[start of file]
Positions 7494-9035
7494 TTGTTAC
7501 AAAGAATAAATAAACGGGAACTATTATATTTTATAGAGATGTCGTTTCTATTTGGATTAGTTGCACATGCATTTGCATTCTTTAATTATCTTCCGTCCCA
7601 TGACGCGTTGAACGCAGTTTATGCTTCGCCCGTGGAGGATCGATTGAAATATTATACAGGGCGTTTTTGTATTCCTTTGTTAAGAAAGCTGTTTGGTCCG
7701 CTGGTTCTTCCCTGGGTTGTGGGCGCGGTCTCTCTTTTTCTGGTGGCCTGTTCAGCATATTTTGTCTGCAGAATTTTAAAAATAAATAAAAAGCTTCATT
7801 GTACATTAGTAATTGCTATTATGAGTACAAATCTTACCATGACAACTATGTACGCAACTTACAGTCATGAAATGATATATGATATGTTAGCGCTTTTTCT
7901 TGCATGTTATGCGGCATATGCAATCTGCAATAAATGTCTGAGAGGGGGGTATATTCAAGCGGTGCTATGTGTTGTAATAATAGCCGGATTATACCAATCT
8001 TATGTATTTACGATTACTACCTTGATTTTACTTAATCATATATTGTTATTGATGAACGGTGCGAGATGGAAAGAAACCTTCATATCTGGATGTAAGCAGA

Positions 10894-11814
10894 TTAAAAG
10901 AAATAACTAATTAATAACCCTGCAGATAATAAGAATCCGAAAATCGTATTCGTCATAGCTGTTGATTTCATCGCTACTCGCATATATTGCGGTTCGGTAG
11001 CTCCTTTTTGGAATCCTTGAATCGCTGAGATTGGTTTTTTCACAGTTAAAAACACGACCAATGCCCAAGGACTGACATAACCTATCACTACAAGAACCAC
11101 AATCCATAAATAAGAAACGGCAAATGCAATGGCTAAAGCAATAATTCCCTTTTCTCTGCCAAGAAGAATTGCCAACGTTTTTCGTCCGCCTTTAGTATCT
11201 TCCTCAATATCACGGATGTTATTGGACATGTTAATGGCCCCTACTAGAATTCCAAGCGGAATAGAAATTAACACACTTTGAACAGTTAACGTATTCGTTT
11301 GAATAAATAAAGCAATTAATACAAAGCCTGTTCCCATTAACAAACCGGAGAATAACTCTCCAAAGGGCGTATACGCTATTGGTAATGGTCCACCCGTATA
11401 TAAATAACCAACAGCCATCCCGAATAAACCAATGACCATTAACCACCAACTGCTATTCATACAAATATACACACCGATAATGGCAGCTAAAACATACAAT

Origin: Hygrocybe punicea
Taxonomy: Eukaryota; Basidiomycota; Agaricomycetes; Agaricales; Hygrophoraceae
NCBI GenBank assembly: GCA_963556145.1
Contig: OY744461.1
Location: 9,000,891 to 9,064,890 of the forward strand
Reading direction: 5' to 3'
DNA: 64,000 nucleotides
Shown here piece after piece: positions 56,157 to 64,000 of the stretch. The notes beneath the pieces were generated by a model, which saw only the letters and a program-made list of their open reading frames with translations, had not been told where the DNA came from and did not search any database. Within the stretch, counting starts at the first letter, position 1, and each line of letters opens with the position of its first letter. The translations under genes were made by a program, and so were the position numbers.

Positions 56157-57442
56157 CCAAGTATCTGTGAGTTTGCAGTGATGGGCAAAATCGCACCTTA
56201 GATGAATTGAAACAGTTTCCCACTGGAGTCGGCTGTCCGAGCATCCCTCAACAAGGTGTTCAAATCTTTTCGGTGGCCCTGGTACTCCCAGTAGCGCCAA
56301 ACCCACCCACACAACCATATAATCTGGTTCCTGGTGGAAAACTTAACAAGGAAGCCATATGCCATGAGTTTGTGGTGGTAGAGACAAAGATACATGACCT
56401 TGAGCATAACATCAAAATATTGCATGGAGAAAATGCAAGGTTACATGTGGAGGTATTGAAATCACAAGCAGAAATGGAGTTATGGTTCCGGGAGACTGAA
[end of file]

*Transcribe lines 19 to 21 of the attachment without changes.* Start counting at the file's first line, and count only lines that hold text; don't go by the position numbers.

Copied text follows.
NCBI GenBank assembly: GCA_963556145.1
Contig: OY744461.1
Location: 9,000,891 to 9,064,890 of the forward strand